Some people have questions about whether this should now be a standard of care, because we're not really showing whether we're improving the overall survival of patients. Many oncologists, myself included, think that survival with no evidence of disease is really meaningful for patients. It's going to be important, as the study matures, to see what the overall survival data look like, but in the three years of taking the drug, which is relatively well tolerated, the survival benefits, to me, translates to better quality of life, return to function and work, and staying away from catastrophic complications of cancer recurrence, like cancer coming back in the brain, or in the bone, and really impacting quality of life.

And the next study I want to discuss is a study looking at immunotherapy and chemotherapy in patients with non-small cell lung cancer. So the study is called 9LA. It's a CheckMate trial, so BMS studied their drugs nivolumab and ipilimumab in combination with chemotherapy. My institution has received research funding from BMS for the study of nivolumab and ipilimumab, and I've served as a consultant in the past. In this study, patients who were treatment-naive, so hadn't received prior therapy, were randomized to either chemotherapy, which was an older standard, admittedly, versus a combination of a short course of chemotherapy, so only for six weeks, in combination with the immunotherapies nivolumab and ipilimumab. The rationale for giving chemotherapy with immunotherapy is multifold. So one is that chemotherapy kills cancer cells, and in doing so, it releases neoantigens, or proteins, that might make the immunotherapy more effective. It sort of targets these cells as foreign, and it kind of helps amp up the immune system. It also sort of decreases the cancer burden, and we know that immunotherapy tends to be more effective when there's fewer sort of volumes of cancer to treat. So this was a really interesting design, and impactful because the chemotherapy is given for such a short course, so the ongoing toxicities of chemotherapy over several months, it sort of goes away. So less fatigue, less lowering of blood counts.

The study was looking at overall survival, and the study was positive, and this led to an FDA approval in May. The study showed that, in the initial time in which chemotherapy and immunotherapy were given, patients did quite well, and then they sort of plateaued, and at 12 months, almost two-thirds of patients were on the immunotherapy, compared to about half of patients which were on chemotherapy. And so that was significant. Although these results are comparable to other treatment options we have with ongoing chemotherapy and immunotherapy, are in patients with really high PDL numbers of immunotherapy alone, I think this trial is important for patients because it offers a different alternative. Having a short course of chemotherapy may make a lot of sense for patients. The cumulative toxicity from chemotherapy, it can't really be understated. Although our chemotherapies are better tolerated than ever before, the idea of just six weeks of chemotherapy and then going into immunotherapy, I think, is really an attractive one, and may give us options from multiple other treatments down the line. So I think this is important for patients. I think it certainly makes life a little bit more complicated for medical oncologists because now we have multiple options to discuss with patients, but at the end of the day, that's the best way we can personalize therapy for our patients, really taking into account overall disease status, as well as patient preferences, and tolerance of toxicities, and aims in the future.

The last study that I want to highlight is a study called the DESTINY study. I don't have any disclosures for this study. This study was looking at a subgroup of patients with lung adenocarcinoma with HER2 mutations. So there have been a lot of targeted therapies that have gained our attention and FDA approvals in the past couple of years, and it's really exciting. We're understanding that development of targeted therapies is based on early assessment of mutations in our patients, and we have a host of mutations, now, with FDA approved drugs. Just in May, drugs targeting RET, or R-E-T fusions was approved. Another drug targeting MET exon 14 skipping mutation was approved. HER2 mutations represent a subset of patients, a small subset of patients, about 2% of lung cancer patients, and they've been really difficult to treat. We know about HER2 because it's often a target for breast cancer, but in lung cancer, it's often a small mutation that causes activation, that causes the cells to grow. We haven't had a lot of really great options for these patients, and although there are multiple drugs in development, this particular trial gained a fair bit of attention because it looks quite promising.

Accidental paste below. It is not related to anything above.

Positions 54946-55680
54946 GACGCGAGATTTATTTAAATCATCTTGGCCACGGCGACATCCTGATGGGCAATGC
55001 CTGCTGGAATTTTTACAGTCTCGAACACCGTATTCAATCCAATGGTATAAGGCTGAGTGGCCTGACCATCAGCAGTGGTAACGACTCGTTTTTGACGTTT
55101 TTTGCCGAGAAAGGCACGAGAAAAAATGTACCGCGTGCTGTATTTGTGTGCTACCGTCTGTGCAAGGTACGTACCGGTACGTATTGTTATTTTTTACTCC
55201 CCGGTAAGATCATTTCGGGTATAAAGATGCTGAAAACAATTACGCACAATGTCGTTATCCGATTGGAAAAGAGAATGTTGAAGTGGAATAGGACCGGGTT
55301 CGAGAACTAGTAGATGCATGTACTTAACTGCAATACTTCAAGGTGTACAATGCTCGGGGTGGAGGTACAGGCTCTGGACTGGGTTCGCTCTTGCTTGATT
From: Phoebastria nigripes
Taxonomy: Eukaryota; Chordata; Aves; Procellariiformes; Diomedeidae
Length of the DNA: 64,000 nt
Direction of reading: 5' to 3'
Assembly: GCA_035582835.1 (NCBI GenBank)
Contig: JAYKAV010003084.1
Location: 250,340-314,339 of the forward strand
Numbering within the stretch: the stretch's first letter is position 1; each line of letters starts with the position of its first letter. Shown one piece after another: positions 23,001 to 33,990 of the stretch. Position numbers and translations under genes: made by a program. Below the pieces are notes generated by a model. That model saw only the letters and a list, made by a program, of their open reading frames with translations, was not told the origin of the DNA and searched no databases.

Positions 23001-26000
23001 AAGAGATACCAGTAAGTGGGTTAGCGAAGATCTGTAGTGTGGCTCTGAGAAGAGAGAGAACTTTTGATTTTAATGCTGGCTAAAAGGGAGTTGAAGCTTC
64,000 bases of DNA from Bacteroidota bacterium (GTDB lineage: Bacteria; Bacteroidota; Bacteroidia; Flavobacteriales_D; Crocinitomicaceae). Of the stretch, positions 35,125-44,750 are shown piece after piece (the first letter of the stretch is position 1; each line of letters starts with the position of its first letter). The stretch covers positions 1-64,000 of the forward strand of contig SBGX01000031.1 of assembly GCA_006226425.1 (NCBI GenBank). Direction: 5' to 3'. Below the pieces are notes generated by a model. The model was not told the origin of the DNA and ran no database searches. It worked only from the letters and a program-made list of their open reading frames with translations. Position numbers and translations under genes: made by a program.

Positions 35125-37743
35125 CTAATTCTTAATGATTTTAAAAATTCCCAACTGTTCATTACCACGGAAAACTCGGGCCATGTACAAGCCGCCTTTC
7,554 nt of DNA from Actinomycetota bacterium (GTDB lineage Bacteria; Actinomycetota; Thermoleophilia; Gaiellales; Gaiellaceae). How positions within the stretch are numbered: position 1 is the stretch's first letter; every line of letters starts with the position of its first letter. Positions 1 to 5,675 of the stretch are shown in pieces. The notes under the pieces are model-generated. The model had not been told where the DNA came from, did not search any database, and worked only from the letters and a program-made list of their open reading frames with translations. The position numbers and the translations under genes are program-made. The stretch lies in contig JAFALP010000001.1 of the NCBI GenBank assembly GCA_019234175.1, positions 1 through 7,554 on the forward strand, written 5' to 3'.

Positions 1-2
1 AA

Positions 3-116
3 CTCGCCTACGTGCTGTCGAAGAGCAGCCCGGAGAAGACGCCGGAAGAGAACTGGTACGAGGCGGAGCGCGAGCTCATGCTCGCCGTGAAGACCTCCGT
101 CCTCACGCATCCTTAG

So this study was looking at trastuzumab deruxtecan, and that's an antibody-drug conjugate. So the idea is it's an antibody that binds to HER2-- which is on cancer cells. When it binds to that target, the drug conjugate, or the payload, is released into the cancer cell. So there's less toxicity. It's a targeted therapy with very sort of directive toxin to the cancer cells. There are a number of antibody-drug conjugates in development, and some are FDA approved for other indications. In this study - it was a single-arm study - patients with HER2 mutations received the antibody-drug conjugate, and they saw a really significant response rate. Almost all patients had some disease diminution, some response, with about 60% of patients having what we call a partial response, a 30% reduction in tumor cells. What was also exciting was that some patients have been able to show that their responses are quite durable, and so the disease control has lasted. Certainly, this is an early trial. Only about 39 patients were treated. So we look forward to further studies of this compound, but finally, it's nice to have something that looks this promising in this particular patient population.

ASCO: Thank you, Dr. Patel. Learn more about the research presented at the ASCO20 Virtual Scientific Program at, and subscribe to Cancer.Net podcasts on Apple Podcasts or Google Play for additional episodes in the Research Round Up series, released throughout the summer.

This Cancer.Net podcast is part of the ASCO Podcast Network. This collection of 9 programs offers insight into the world of cancer care, covering a range of educational, inspirational, and scientific content. You can find all 9 shows, including this one, at